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From Rob Weir <robw...@apache.org>
Subject Re: working on a OpenOffice roadmap
Date Mon, 24 Oct 2011 12:01:18 GMT
On Mon, Oct 24, 2011 at 5:12 AM, Michael Meeks <michael.meeks@suse.com> wrote:
>
> On Sat, 2011-10-22 at 13:40 -0400, Rob Weir wrote:
>> Since Sun had control of the Bugzilla instance, then anything you (a
>> non-Sun member of the public) can see was "accepted" and "made
>> available under the OpenOffice.org open source project".
>
>        I don't believe that to be the case. I'm also fairly certain that
> as/when/if the JCA rational and intention is investigated in court, it
> will be discovered that the two distinct phases: 'deliver' & 'accept for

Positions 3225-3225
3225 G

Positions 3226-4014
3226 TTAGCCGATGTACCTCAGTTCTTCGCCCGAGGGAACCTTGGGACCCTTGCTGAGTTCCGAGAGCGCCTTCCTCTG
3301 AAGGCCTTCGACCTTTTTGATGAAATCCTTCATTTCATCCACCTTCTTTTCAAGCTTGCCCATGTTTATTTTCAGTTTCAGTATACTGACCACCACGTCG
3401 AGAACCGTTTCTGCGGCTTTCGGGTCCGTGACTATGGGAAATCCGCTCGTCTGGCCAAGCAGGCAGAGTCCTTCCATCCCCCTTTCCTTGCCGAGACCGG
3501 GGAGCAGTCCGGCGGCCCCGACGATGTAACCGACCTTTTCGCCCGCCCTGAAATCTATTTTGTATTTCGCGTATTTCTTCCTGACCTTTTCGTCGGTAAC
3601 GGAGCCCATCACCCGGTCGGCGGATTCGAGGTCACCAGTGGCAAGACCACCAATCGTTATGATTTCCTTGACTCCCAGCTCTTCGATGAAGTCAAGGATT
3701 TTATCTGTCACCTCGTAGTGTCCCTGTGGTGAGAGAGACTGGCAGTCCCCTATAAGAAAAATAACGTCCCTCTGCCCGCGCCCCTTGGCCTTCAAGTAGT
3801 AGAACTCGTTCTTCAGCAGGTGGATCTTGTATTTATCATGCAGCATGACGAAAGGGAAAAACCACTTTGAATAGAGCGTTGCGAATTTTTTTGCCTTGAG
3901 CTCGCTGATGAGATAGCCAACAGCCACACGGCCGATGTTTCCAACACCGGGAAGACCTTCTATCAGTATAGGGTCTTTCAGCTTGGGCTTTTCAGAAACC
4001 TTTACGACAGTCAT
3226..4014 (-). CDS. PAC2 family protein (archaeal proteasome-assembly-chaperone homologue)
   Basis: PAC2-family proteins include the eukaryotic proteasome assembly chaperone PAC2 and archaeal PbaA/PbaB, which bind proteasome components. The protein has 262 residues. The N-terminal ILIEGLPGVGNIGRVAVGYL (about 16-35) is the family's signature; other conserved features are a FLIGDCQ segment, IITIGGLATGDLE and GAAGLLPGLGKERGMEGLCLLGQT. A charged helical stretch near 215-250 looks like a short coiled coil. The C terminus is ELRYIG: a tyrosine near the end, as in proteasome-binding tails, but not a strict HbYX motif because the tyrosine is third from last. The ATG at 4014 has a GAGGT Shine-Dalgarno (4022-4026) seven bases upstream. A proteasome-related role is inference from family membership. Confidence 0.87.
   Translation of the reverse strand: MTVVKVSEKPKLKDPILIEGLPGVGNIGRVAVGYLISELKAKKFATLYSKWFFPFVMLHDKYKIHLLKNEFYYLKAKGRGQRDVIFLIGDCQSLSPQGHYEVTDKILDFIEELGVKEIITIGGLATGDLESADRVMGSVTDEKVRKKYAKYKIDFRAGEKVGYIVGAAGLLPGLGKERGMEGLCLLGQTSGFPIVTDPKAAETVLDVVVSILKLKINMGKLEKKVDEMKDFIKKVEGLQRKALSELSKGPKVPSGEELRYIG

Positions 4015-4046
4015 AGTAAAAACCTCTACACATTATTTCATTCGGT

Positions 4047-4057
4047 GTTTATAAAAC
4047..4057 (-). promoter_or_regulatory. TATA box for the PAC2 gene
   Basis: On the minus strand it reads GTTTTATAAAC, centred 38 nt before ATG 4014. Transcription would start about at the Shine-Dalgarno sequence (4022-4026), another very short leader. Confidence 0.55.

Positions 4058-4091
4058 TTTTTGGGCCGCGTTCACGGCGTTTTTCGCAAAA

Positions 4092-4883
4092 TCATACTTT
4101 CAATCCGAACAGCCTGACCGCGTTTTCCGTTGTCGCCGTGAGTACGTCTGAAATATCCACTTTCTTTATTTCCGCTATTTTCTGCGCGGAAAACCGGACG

> incorporation' were teased apart for some real reason: presumably to
> avoid having to distribute any arbitrary 'delivered' submission under
> the project license - such having to incorporate all of the Solaris code
> into the OpenOffice.org open source project when some clown attaches it
> to a bug.
>
>        In my experience lawyers don't tend to add pointless distinctions into

In your experience with lawyers, did they ever teach you to misquote
and/or modify the legal language in order to bolster your arguments?
I assume not.  You've invented new language in the JCA.  It never said
"accept for incorporation" as you have just quoted.  There is a comma
there, in the JCA, between 'accept' and 'for'.  Punctuation is
significant. (It is the same in C++, yes, if you leave out a
semicolon?)   In particular, a comma can mark a nonrestrictive clause
or a parenthetical in this case since "and Sun has accepted" is set
off by two commas.

-Rob

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